Boy racer Daniel Briant switched the ownership of his car multiple times to try to stop his "pride and joy" being crushed.
But his tactics proved unsuccessful when police turned up at his home at Paraparaumu Beach and seized his souped-up Nissan Laurel.
The 19-year-old said online on Wednesday that he was "praying" his car - worth about $9000 before it was seized - would not be the first to be crushed under boy-racer legislation.
However, a day later, it took less than 49 seconds and 150 tonnes of pressure to reduce the car to a flat slab of scrap metal at Macaulay Metals in Lower Hutt.
Briant had been found guilty of driving while suspended, sustained loss of traction and dangerous driving, leading to a 21-month disqualification.
He is awaiting sentencing on a fourth offence.
His father told The Dominion Post yesterday that he was happy his son's car had been crushed. Boy racers had to be stopped before someone was killed, he said. "He is learning from this lesson.
"He has been hit some pretty big blows over the last four or five months through the courts over what he has done.
"He enjoyed driving and loved the car, but there will be other cars, not boy racer cars.
"He has realised you cannot do this sort of thing and carry on - you have to find other ways of entertainment."
His son had owned the car for about a year. "He is pretty gutted. But his mother and I support what has happened 100 per cent. We are quite happy about the car being crushed but are gutted for him.
"I drive taxis and see boy racers all the time. You have to stop them, they are going to kill somebody."
Police revealed yesterday that Briant was caught doing multiple burnouts in the middle of State Highway 1 near Paraparaumu in front of an off- duty police officer and his children.
He was arrested as he tried to change his shredded tyres in the Burger King car park nearby, Constable Jason Andrews said.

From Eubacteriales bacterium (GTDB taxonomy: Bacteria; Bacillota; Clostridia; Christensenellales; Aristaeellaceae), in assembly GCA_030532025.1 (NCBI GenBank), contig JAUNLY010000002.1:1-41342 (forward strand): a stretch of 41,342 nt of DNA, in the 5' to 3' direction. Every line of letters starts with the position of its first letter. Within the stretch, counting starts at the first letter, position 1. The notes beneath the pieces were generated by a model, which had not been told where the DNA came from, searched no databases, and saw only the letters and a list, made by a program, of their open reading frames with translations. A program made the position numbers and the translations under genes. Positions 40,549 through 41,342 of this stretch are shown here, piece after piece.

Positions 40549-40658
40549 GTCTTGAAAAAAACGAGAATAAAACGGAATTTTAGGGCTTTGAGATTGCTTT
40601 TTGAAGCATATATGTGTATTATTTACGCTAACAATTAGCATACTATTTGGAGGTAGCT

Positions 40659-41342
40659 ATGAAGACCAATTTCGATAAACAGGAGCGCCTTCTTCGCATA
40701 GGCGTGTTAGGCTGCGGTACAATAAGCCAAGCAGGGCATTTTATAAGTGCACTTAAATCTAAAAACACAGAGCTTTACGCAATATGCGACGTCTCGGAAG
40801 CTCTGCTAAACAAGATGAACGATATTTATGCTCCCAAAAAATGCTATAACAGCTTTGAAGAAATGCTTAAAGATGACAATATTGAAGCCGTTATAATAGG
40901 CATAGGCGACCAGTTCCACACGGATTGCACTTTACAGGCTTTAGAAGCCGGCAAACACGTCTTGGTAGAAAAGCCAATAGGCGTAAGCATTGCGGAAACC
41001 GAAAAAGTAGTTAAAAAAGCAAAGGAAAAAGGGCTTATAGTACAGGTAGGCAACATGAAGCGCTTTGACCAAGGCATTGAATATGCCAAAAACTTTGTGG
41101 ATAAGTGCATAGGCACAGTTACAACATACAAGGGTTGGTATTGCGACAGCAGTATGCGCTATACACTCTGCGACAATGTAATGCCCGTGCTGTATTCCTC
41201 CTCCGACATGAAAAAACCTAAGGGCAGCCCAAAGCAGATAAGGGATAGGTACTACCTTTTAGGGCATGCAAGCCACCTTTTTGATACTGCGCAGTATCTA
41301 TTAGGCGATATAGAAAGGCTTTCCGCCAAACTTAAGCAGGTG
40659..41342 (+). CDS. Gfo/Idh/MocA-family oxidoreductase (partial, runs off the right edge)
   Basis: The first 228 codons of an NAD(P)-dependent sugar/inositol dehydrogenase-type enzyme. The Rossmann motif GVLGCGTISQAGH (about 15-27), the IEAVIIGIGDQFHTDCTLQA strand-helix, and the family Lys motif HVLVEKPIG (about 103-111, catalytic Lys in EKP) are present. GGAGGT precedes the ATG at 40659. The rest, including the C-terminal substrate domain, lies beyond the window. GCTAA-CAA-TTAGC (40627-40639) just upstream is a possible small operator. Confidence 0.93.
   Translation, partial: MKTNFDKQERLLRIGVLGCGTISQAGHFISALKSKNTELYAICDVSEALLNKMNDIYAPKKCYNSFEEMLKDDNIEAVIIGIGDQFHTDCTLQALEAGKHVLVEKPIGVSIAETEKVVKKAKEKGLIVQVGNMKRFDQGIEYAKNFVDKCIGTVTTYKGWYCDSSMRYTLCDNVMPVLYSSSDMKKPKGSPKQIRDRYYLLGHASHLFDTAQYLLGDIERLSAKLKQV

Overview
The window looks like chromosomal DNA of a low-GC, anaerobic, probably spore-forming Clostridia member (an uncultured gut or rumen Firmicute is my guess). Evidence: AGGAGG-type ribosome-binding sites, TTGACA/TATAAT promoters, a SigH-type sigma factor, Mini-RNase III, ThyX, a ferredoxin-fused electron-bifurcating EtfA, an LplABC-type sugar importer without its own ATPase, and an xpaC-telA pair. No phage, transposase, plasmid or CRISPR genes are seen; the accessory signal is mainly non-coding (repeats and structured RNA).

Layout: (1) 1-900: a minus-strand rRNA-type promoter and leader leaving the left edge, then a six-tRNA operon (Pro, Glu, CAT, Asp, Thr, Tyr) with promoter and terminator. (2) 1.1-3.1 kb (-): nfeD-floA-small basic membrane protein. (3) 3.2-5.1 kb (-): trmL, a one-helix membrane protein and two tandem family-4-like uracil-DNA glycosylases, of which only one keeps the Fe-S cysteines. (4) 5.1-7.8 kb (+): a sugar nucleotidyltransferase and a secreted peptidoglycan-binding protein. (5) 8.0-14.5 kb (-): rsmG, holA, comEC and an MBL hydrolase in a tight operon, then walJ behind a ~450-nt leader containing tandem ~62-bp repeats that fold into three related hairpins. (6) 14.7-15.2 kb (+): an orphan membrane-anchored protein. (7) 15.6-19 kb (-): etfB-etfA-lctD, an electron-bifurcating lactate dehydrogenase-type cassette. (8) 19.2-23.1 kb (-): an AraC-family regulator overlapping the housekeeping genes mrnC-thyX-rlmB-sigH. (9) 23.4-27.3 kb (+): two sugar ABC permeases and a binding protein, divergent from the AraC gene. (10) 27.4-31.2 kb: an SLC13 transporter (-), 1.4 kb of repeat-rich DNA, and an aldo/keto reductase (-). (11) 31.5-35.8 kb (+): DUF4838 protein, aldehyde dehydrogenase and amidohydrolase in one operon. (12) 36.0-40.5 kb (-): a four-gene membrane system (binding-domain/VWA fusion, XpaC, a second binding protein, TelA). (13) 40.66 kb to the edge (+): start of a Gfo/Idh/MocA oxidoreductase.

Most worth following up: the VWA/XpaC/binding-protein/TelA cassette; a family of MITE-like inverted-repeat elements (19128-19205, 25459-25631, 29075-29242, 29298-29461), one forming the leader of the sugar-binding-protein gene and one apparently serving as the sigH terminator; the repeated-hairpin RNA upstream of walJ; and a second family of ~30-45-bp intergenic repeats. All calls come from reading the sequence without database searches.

Less than three hours after receiving his third strike from Porirua District Court, Briant was back behind the wheel, performing a burnout. He lost control and crashed into a fence.
It is understood Briant switched the ownership of the car multiple times in an effort to avoid it being crushed. On one occasion when Briant was arrested, a friend admitted registering the car in his name.
The Government passed the Vehicle Confiscation and Seizure Bill in 2008, earning then-police minister Judith Collins the sobriquet Crusher Collins.
The legislation means courts can order destruction of cars involved in three illegal street- races or burnouts in four years.
Orders can apply regardless of whether the car is owned by the person committing the offence.
Police Minister Anne Tolley was on hand to trigger the car- crushing machine yesterday, and signalled that it could be the first of many more to come, with 116 people on their second strike.
Milton teenager Karn Clarrie Forrest, 18, was due to be the first to have his car crushed after notching up his third offence of wheel-spinning in December last year.
But the action, due for April, was halted when police realised his 1982 Toyota Corolla DX had been switched before it could be taken to a Dunedin scrap metal yard.
It is understood the correct car has since been seized and Forrest is back before the courts.
Briant's car was crushed after the Justice Ministry sold it to Macaulay Metals. The company then stripped the car of useable items, which typically include magnesium wheels and catalytic converters, and sold them. The crushed remains will be sold for scrap metal.
- © Fairfax NZ News
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